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Solano County’s solar, wind moratorium continues  

Credit:  By Melissa Murphy | The Reporter | 10/07/2014 | www.thereporter.com ~~

Solano County extended its ordinance on prohibiting commercial renewable energy and wireless communication facilities exceeding 200 feet in height in the unincorporated area of the county, but its already looking into making exceptions for certain proposals.

Tuesday, the Solano County Board of Supervisors unanimously adopted an urgency measure extending an interim ordinance for an additional one-year period in response to possible impacts to Travis Air Force Base’s radar operation and the new C-17 Assault Landing Zone resulting from new commercial-scale wind energy and wireless communication facilities, and the conversion of agricultural land resulting from solar energy development in the county.

Wireless communication facilities below 200 feet in height and collocation of existing wireless facilities were not included in the interim ordinance, according to county staff.

Director of Resource Management Bill Emlen explained that the extension allows the county and other agencies, including Travis to study and try to address the issues relative to the ordinance.

The county’s General Plan contains policies supporting green energy development, however, the plan also identified policies that include the protection of Travis Air Force Base and its mission as it evolves over time and protection of the county’s valuable agricultural lands.

“Both are potentially threatened by increased renewable energy development,” staff noted in a report to the board. “Adoption of a second extension to the interim ordinance provides a window of opportunity to focus on completing plan and ordinance updates, without having to spend significant time on bringing projects filed to hearing for entitlement action and avoids the risks of approving a project that ultimately is in conflict with the land use plan updates.”

Additionally, the board directed staff to come back with more information about two requests for exceptions to the ordinance.

While the board agreed that a request to replace one wind turbine would be easy to approve, a request for an agricultural research facility demonstration project that would apply the results of a University of California, Davis pilot project would need more extensive research.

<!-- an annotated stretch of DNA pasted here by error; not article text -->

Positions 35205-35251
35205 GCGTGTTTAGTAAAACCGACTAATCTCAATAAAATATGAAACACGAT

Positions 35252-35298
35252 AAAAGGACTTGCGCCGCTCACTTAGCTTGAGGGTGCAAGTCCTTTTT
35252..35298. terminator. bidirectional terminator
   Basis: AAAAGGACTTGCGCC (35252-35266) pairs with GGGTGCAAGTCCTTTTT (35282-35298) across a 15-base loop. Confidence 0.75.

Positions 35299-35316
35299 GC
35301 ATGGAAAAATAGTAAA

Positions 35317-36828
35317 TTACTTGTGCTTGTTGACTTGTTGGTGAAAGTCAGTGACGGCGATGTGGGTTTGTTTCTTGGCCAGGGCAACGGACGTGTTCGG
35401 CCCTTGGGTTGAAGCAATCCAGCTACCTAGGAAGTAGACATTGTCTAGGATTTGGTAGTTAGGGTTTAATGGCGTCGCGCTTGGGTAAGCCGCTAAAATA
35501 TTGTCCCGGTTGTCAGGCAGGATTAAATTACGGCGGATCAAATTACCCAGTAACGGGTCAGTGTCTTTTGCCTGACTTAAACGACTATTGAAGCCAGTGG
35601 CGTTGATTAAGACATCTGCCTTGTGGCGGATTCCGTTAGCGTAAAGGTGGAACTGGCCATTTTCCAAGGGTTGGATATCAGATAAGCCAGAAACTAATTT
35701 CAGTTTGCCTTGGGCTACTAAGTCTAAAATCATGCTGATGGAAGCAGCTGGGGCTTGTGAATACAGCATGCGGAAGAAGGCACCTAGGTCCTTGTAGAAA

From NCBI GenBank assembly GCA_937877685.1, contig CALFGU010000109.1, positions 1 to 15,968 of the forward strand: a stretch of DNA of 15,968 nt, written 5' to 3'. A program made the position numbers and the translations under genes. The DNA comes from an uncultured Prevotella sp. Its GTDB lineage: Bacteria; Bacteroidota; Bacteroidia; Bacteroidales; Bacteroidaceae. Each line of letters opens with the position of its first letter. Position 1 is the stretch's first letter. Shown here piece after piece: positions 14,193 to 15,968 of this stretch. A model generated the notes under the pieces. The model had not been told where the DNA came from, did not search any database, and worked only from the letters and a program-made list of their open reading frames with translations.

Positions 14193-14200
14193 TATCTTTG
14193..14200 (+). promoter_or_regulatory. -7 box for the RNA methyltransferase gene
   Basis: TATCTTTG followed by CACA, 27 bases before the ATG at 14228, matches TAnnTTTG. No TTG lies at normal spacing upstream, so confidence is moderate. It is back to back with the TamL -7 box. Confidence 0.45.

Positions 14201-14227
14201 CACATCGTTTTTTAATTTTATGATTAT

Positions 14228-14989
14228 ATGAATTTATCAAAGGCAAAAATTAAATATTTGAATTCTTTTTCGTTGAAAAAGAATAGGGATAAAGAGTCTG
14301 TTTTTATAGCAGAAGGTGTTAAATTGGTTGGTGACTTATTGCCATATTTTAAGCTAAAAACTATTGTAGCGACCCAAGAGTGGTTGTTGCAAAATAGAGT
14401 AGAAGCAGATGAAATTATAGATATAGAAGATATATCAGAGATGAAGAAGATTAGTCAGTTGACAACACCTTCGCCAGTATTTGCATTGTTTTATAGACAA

NextEra Energy, which has three wind turbine facilities in the county, requested to replace one fire-damaged wind turbine with one that is taller than the previous one in the High Winds project area located in the Montezuma Hills area of the county. NextEra noted that the type of wind turbine is no longer manufactured, so the next comparable turbine available is 88.5-feet taller at 426 feet tall.

The second exception is promoted by SolAgra, a firm that has presented to the board previously an interest in construction of a large commercial-scale solar project on Ryer Island. The exception request would allow an agricultural research facility demonstration project that would apply the results of a University of California, Davis pilot project involving the “simultaneous use of agricultural land for crop production and commercial solar energy production.” The exception would involve approximately 10 acres on Ryer Island on agricultural land zoned “exclusive agricultural” that is outside the Airport Influence Area for Travis AFB. In a report to the board, staff explained that 2.5 acres would be devoted to solar panels, 5 acres to a control plot and remaining acreage devoted to a manufacture office building, septic system and parking.

Supervisor Skip Thomson explained that in the past he has supported a pilot program, but one that was much smaller in scale.

“We agreed to 2.5 to 5 acres,” he said and added that he’s not “enthusiastic” about the larger scale plan. He urged the proponents, who he said sent him an e-mail requesting the pilot program be as much as 27 acres, to keep their word and stick to the original plan.

Emlen explained that the board can consider the two exception requests separately and that he’ll bring more information to the board at a later meeting.

Source:  By Melissa Murphy | The Reporter | 10/07/2014 | www.thereporter.com

This article is the work of the source indicated. Any opinions expressed in it are not necessarily those of National Wind Watch.

The copyright of this article resides with the author or publisher indicated. As part of its noncommercial effort to present the environmental, social, scientific, and economic issues of large-scale wind power development to a global audience seeking such information, National Wind Watch endeavors to observe “fair use” as provided for in section 107 of U.S. Copyright Law and similar “fair dealing” provisions of the copyright laws of other nations. Send requests to excerpt, general inquiries, and comments via e-mail.

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